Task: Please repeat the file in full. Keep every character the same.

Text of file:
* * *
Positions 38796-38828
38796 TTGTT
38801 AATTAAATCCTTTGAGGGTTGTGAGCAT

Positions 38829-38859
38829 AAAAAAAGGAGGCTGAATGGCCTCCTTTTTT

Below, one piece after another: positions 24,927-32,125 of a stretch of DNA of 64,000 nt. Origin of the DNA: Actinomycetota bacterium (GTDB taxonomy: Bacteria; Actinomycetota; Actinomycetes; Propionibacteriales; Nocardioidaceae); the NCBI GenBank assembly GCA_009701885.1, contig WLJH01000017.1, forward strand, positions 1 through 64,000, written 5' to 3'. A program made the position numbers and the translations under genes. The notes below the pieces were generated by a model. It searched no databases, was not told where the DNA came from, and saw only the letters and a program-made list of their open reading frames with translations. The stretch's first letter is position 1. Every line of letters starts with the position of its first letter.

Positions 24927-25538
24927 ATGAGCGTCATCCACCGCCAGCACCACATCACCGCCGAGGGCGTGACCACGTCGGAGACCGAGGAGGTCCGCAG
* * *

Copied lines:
Positions 38796-38828
38796 TTGTT
38801 AATTAAATCCTTTGAGGGTTGTGAGCAT

Positions 38829-38859
38829 AAAAAAAGGAGGCTGAATGGCCTCCTTTTTT

Below, one piece after another: positions 24,927-32,125 of a stretch of DNA of 64,000 nt. Origin of the DNA: Actinomycetota bacterium (GTDB taxonomy: Bacteria; Actinomycetota; Actinomycetes; Propionibacteriales; Nocardioidaceae); the NCBI GenBank assembly GCA_009701885.1, contig WLJH01000017.1, forward strand, positions 1 through 64,000, written 5' to 3'. A program made the position numbers and the translations under genes. The notes below the pieces were generated by a model. It searched no databases, was not told where the DNA came from, and saw only the letters and a program-made list of their open reading frames with translations. The stretch's first letter is position 1. Every line of letters starts with the position of its first letter.

Positions 24927-25538
24927 ATGAGCGTCATCCACCGCCAGCACCACATCACCGCCGAGGGCGTGACCACGTCGGAGACCGAGGAGGTCCGCAG